If you’re reading this on your phone while driving, please stop and come back later.
We say this after a report published by Bloomberg concluded that distracted driving due to smartphone usage is actually much deadlier than data from the National Highway Transportation Safety Administration might lead to believe.
According to the numbers Bloomberg laid out, traffic fatalities in the U.S. have grown by 14.4% in the past two years. In the same time period, the number of Americans who own smartphones surged to 80%. Also in those two years, the number of pedestrians killed by cars rose by 22%.
While the NHTSA's data doesn’t provide a direct correlation between these figures, the spike in road fatalities must be accounted for, especially given the fact the percentage fell for nearly a decade straight before 2015. Distracted driving seems to be a prime suspect.
What makes that hypothesis hard to prove is the NHTSA is forced to get its data about phone-related deaths from individual states, which then leads categorization problems. To wit, a recent study by the National Safety Council found that only half of fatal crashes tied to known phone use were coded correctly in NHTSA databases.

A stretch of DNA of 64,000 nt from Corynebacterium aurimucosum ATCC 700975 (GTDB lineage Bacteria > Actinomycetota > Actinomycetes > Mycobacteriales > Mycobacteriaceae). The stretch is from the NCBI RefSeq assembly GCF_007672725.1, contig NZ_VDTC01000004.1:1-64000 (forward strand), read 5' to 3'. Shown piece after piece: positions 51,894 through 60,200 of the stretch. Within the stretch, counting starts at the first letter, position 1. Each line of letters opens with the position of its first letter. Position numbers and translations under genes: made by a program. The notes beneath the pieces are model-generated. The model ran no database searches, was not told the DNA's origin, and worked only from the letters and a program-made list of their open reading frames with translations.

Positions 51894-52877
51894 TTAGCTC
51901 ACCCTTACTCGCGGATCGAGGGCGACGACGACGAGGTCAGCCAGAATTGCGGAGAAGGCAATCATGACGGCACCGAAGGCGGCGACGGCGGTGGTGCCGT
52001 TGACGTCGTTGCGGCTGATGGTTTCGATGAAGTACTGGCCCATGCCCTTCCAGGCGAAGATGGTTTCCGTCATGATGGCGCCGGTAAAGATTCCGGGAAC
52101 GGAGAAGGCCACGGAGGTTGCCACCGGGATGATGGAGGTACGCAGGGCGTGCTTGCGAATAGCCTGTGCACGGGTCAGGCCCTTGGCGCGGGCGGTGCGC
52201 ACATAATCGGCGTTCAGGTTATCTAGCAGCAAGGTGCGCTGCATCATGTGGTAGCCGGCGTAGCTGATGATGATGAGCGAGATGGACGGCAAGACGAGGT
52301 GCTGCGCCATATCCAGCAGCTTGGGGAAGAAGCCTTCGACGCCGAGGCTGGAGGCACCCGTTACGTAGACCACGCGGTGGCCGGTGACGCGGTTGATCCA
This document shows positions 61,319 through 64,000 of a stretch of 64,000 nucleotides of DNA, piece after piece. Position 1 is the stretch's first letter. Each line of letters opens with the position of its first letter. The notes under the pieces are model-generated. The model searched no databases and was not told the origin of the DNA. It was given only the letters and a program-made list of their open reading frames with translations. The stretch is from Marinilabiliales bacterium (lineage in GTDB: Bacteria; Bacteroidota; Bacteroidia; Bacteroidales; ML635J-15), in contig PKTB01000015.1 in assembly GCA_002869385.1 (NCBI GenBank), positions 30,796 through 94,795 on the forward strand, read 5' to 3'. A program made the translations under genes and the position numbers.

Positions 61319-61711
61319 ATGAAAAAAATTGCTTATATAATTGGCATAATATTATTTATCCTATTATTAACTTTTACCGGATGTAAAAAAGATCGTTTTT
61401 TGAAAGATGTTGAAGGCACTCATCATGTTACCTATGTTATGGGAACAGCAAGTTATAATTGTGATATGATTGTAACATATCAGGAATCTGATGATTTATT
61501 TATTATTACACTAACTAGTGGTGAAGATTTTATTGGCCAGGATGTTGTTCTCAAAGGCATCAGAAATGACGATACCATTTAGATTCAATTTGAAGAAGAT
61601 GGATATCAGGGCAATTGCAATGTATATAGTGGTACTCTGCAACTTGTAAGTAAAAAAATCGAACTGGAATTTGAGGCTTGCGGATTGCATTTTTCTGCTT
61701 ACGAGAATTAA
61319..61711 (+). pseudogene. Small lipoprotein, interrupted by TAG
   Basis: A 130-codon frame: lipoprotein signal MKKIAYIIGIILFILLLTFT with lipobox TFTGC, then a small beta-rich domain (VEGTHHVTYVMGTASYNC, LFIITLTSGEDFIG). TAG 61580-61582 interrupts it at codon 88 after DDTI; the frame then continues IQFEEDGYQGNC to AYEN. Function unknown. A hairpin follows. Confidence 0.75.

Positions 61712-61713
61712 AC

“Honestly, I think the real number of fatalities tied to cell phones is at least three times the federal figure,” Stopdistractions.org founder Jennifer Smith told Bloomberg. “We’re all addicted and the scale of this is unheard of.”
The takeaway? It’s common sense that as the number of distractions at your disposal increases so does